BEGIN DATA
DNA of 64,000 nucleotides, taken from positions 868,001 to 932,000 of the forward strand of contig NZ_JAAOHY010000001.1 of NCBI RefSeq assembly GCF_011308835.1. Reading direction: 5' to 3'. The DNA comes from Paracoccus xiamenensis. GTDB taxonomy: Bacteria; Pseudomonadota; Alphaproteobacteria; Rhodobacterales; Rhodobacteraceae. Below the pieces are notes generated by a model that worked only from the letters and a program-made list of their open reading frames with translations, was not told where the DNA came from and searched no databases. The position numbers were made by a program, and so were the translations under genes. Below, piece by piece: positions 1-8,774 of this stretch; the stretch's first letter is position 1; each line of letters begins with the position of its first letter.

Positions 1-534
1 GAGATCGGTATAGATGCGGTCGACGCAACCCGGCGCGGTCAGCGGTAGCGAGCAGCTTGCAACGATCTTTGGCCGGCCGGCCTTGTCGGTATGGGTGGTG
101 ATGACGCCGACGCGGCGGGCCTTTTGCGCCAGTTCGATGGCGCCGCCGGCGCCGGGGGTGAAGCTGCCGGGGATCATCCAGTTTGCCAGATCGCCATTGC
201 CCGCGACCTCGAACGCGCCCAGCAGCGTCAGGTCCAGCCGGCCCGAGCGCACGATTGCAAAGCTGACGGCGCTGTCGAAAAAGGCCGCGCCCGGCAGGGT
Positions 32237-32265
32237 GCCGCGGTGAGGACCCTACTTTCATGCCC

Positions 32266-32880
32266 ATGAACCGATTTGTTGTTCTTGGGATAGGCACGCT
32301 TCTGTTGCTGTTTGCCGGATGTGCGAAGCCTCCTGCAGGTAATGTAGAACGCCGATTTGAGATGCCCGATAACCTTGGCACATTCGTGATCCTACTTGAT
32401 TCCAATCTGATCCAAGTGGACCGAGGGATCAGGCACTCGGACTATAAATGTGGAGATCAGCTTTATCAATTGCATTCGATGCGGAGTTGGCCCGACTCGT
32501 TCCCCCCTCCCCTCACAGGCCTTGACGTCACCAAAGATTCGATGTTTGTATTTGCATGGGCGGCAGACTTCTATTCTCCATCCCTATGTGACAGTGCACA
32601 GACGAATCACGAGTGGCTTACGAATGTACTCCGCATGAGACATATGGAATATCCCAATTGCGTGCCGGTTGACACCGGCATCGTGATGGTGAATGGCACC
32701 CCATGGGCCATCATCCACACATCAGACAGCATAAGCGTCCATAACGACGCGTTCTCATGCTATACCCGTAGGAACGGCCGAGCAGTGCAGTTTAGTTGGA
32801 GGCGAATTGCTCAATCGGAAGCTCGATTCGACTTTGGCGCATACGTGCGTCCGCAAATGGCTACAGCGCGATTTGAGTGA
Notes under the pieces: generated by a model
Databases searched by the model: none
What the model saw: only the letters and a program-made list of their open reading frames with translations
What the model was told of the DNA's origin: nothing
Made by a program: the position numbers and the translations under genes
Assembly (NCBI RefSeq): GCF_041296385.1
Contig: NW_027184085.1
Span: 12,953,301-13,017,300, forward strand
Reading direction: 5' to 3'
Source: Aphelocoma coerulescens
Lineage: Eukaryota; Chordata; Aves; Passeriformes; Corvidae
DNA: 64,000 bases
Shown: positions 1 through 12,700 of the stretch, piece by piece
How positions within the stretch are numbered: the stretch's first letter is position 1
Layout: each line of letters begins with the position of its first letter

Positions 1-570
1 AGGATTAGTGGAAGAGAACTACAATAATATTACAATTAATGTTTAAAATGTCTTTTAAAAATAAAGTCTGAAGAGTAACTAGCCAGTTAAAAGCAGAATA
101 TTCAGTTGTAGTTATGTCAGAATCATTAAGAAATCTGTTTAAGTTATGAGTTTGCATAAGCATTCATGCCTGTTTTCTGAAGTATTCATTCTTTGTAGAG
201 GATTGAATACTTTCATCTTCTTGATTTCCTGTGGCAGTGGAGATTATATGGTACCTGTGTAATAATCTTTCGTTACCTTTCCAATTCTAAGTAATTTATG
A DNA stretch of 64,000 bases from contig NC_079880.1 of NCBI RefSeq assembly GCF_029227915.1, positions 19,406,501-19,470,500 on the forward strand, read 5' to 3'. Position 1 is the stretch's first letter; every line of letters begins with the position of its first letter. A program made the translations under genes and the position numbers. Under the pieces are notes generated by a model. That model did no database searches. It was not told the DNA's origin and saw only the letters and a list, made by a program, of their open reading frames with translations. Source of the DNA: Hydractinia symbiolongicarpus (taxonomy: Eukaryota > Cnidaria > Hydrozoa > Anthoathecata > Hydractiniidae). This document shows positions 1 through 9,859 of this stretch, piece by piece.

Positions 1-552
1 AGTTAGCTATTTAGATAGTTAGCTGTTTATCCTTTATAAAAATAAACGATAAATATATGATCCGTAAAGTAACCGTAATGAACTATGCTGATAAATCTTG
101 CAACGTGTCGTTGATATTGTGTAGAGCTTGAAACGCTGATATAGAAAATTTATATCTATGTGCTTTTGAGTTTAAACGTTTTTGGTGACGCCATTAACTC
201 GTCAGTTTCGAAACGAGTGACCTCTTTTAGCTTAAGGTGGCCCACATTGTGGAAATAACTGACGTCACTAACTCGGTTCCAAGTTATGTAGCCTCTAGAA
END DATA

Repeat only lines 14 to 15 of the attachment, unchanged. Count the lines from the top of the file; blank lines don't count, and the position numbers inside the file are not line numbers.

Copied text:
32701 CCATGGGCCATCATCCACACATCAGACAGCATAAGCGTCCATAACGACGCGTTCTCATGCTATACCCGTAGGAACGGCCGAGCAGTGCAGTTTAGTTGGA
32801 GGCGAATTGCTCAATCGGAAGCTCGATTCGACTTTGGCGCATACGTGCGTCCGCAAATGGCTACAGCGCGATTTGAGTGA